Thursday, December 19, 2013

Larry Lujack in the mourning

One of my radio idols broadcast 2,000 miles away from me. He was on the air every morning, but I rarely heard him. Live at least. But I would pester my friends to make tapes and whenever one would arrive in the mail I would cherish it like 14 karat gold.  I marveled at his genius.   I would then listen to the show over and over and over again. At the time there were thousands of disc jockeys, but none were more unique or funnier than Larry Lujack on the Big 89, WLS, Chicago.

Larry Lujack died yesterday. He was only 73.  I know all of Chicago and many in the Midwest are grieving today.  I sure am. 

What made Larry so special? At a time when thousands of disc jockeys all sounded the same, he had a very distinctive cadence and delivery. Jocks back then all tended to be very up and excited with smiles in their voices. They were Club Med social directors on speed.

But not Uncle Lar. He was caustic. He was sarcastic. And what struck me the most was he was honest. If he hated a record he told you. If he thought a certain station promotion was bullshit he told you. This was in stark contrast to all the other deejays who cheerfully drank the Kool-Aid, toted the company line, and even pretended to like “The Night Chicago Died.”

Another thing: Jocks talked fast on those Top 40 days, often like machine guns.  (Think Scorsese but double it.)   Larry Lujack talked slow. He would take pauses (unheard of in radio where the First Commandment is no dead air). He would command your attention.

A lot of the schtick that Howard Stern was doing in 1987, Larry Lujack was doing in 1967. David Letterman grew up in Indiana listening to Lujack and you can clearly hear Uncle Lar’s influence on Letterman’s persona.

Some of his regular features were “Animal Stories,” the “Clunk Letter of the Day,” and “Cheap, Trashy Showbiz Reports. ”  He wrote and performed all of his bits by himself.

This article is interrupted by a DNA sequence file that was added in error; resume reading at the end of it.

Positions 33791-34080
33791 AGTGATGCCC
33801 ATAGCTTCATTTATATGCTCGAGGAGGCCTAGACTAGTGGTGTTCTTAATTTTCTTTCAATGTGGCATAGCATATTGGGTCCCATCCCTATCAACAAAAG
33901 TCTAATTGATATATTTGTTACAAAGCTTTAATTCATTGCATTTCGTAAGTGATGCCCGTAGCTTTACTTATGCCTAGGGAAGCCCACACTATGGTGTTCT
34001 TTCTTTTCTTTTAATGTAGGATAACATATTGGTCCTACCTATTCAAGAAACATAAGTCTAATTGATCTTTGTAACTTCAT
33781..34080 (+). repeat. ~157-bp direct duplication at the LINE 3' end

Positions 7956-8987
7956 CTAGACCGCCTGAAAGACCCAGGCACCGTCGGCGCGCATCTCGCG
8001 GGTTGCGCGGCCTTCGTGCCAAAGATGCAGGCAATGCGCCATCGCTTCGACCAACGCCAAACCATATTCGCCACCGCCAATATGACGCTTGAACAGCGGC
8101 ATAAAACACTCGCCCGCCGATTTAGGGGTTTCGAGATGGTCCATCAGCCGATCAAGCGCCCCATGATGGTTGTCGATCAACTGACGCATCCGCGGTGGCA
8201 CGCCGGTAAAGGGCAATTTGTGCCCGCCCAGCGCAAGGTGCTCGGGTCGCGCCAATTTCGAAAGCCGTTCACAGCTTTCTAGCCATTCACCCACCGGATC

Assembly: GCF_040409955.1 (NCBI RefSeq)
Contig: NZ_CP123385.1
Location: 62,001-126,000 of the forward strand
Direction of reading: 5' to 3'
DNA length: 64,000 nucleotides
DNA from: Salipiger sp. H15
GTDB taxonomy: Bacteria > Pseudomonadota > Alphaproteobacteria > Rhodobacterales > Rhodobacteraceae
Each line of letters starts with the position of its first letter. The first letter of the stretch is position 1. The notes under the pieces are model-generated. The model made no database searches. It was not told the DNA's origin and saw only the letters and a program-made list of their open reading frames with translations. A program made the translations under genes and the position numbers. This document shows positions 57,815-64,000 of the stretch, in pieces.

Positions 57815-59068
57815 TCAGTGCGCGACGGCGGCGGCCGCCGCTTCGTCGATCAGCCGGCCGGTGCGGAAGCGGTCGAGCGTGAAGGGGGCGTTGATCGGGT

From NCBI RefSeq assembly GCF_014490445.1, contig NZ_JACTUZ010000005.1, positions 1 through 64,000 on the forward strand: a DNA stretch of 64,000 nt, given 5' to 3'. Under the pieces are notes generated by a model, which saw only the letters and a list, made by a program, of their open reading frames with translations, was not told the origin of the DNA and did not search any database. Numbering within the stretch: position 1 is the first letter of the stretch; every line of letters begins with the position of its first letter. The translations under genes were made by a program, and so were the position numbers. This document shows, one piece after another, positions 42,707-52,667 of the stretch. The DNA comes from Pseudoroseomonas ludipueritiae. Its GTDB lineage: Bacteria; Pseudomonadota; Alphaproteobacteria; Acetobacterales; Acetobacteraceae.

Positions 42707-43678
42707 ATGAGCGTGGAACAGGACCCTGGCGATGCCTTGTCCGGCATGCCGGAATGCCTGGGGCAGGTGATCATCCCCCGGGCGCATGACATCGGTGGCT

I’m always telling my USC students that great comedy comes from creating great characters. You don’t have to write “jokes” to be funny. You just need a funny attitude. Larry Lujack portrayed this larger-than-life image (he called himself “superjock”) all tongue-in-cheek and got laughs just from his sarcastic tone. He didn’t have to tell “jokes;” he just said all the things you wish you could say.” Ironically, I think his act would be even more popular today. He was doing “irony” long before Letterman, Stewart, Colbert, Conan, and every on-air host on E!

In 1975 he wrote a terrific autobiography called Superjock: The loud, frantic, nonstop world of a rock radio DJ. For a very public figure you learn his favorite job was working as a forest ranger one summer and spending weeks at a time alone in an observation tower. Off the air he was very low key and private. He used to say he didn’t like talking to people, but he was sure nice to me the one time I met him at the WLS studios in 1971. At one point I asked: “What advice would you give a young person wanting to become a disc jockey?” and he said, “You can’t be both.”

I always envied the folks in Chicago who had Uncle Lar in their lives every day. I just had the tapes. But they were a master class in comedy. There have been a lot of celebrity passings this week but none has hit me as hard at Larry Lujack’s. This truly is the night Chicago died.

R.I.P. Superjock

Here's a sample of Larry Lujack.  Not the best but it's what YouTube had.  

39 comments:

Fred said...

Love being on the east coast and getting to be first. I studied Lujack too. Thanks for the memories

Scooter Schechtman said...